Expert comment: What the Collection #2-5 data dump means for credential abuse
Last week, a second major data dump hit the dark web in two weeks, compromising of 2.2 billion unique usernames and passwords.
The data dump was dubbed Collection #2-5 and contained 845GB of data and over 25 billion unique records.
Users can go to the Hasso Plattner Info Leak Checker to see if their email details and credentials have been compromised in the latest data dump.
Here is what security experts and executives had to say about the data leak, the implications on phishing and credential stuffing, and how password hygiene needs to improve drastically moving forward.
LastPass CTO Sandor Palfy
The colossal volume of data leaked in the Collection #2-5 data dump makes Collection #1 now seem a drop in the ocean by comparison.
These data dumps highlight the critical need for good password practices.
Weak, reused and compromised passwords are frequently the cause behind many breaches, yet people continue to display risky password behaviour.
Our recent Psychology of Passwords survey revealed that 91% knew that using the same password for multiple accounts is a security risk, but 59% admitted that they continued to do so.
If longer and more complex passwords are used, then they become harder to crack.
It's crucial that people create a unique, strong password that hasn't been used on other online accounts, for every online account they have.
If you use the same password for multiple sites, and one site is breached and your password is cracked, attackers will go after your other accounts, more important accounts, likely even before you learn about the breach.
Even if a password is brute-forced, the damage is less if it's unique, as the impact will be limited to that account alone.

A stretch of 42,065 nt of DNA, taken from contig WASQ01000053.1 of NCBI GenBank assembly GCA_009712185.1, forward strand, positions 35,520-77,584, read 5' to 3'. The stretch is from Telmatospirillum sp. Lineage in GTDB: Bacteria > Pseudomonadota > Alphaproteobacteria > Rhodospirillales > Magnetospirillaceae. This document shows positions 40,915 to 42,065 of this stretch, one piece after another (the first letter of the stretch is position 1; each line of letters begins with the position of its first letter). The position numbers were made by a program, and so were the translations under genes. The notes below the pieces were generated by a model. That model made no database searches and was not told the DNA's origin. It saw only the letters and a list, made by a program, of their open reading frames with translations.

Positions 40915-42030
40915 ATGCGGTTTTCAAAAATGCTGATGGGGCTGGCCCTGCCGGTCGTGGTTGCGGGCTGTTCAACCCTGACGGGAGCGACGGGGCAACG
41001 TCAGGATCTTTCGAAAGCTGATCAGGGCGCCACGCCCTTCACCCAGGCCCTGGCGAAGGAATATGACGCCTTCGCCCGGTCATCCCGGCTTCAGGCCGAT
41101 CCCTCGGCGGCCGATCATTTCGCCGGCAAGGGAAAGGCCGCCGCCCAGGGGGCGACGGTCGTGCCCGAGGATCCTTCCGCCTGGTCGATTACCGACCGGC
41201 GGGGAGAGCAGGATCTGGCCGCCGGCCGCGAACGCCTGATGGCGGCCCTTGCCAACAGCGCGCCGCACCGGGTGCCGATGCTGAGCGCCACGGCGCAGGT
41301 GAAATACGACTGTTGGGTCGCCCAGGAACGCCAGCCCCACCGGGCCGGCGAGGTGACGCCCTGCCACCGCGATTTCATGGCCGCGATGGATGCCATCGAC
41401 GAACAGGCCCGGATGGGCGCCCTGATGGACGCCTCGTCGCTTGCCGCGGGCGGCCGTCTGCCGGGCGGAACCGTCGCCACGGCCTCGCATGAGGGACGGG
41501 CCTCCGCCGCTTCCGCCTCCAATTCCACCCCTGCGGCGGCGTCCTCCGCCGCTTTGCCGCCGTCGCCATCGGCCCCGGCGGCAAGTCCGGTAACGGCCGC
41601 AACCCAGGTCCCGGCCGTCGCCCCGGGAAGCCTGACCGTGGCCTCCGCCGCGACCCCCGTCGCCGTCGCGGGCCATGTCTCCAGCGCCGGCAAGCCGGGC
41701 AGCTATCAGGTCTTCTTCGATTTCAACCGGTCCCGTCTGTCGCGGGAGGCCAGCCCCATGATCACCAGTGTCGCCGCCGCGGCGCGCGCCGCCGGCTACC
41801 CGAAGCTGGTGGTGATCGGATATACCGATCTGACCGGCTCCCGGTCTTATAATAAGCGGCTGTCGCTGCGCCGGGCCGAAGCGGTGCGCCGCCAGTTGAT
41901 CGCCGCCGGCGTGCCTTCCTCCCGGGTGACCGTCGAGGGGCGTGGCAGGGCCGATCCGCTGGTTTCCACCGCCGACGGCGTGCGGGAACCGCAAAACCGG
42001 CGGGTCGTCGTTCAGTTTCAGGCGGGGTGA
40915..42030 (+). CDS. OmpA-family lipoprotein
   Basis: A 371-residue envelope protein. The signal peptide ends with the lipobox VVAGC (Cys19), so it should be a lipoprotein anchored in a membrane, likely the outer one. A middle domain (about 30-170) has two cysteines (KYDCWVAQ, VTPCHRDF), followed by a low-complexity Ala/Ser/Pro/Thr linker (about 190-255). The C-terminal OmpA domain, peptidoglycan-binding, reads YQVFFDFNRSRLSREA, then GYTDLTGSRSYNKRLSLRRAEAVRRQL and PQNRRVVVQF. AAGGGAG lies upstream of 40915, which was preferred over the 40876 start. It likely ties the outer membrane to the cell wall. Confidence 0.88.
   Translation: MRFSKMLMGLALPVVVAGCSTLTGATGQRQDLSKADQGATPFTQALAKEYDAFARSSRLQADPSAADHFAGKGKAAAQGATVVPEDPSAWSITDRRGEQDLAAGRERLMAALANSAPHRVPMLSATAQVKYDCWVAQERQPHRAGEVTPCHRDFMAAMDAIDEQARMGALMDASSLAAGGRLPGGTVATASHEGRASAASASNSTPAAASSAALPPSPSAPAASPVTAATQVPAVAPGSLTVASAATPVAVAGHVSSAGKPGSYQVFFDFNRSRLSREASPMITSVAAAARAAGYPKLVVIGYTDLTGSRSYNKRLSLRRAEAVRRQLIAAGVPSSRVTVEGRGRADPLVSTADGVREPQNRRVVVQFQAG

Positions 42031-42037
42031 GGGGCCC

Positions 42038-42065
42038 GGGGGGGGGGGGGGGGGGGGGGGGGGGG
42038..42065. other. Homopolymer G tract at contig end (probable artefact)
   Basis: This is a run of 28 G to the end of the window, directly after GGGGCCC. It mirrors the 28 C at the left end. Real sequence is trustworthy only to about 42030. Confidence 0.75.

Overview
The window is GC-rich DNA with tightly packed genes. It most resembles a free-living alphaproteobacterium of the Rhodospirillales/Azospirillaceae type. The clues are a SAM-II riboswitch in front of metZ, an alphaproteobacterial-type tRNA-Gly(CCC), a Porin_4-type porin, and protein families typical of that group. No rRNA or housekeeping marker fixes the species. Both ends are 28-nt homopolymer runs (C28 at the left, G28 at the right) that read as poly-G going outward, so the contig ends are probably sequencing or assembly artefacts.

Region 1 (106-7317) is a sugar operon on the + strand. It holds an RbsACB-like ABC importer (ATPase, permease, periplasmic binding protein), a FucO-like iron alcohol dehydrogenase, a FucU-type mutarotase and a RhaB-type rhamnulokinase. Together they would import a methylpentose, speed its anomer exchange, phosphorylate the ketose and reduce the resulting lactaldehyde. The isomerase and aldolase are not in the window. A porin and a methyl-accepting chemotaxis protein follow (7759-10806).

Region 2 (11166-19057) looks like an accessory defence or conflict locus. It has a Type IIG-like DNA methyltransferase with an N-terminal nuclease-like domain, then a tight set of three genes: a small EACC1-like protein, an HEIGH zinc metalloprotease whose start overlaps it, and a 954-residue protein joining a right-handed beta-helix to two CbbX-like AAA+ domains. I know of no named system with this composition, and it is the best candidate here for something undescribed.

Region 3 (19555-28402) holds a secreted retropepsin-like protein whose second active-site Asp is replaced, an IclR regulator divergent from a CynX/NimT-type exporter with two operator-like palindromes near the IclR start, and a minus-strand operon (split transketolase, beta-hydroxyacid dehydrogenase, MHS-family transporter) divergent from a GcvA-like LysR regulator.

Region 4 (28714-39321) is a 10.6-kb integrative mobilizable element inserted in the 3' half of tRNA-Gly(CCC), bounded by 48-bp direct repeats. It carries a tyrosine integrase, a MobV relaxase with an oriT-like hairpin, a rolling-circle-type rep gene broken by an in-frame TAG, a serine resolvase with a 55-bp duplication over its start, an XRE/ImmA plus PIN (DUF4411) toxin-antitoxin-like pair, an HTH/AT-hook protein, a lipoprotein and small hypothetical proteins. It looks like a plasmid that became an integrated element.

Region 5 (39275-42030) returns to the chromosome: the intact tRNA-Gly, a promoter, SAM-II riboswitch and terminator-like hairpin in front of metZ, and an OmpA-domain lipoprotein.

It's also worth turning on two-factor authentication where possible as this adds an additional layer of protection that will ensure an attacker won't be able to access an account even if they do obtain the password.
The extensive impact of weak and reused passwords can no longer be ignored and these data leaks should serve as a wake-up call to all of us – businesses and consumers alike.
Terry Ray, senior vice president and Imperva fellow
This collection of credentials gives cybercriminals the ammo needed to attempt credential stuffing, password guessing and other iterative processes at account takeover, which is essentially giving cyber attackers a key to your front door.
Armed with the recent and past credentials, hackers could access consumers' data, troll social media platforms to spread propaganda, cash in on hard-earned airline miles, sell contact data to spammers and even access bank accounts.
To make matters worse, if consumers reused passwords at work, hackers would breaking into enterprise infrastructures to steal corporate data costing businesses millions in damages if that data were to get into the wrong hands.
This is why it is critical that consumers never reuse passwords across different accounts they hold, but also change these passwords consistently and set up dual-factor authentication to better protect themselves.
Businesses should be extra vigilant over the next few weeks as these credentials make their rounds through the dark channels.
Post credential leak, account takeover attempts have historically spiked immediately following incidents like this.
Successful logins using these credentials are difficult to identify, though technology does exist assist IT Security teams.
Most teams assume that they won't be able to prevent every attempt and instead focus their security around their most critical data assets, by monitoring all activity to those resources and flagging or preventing unusual access internally.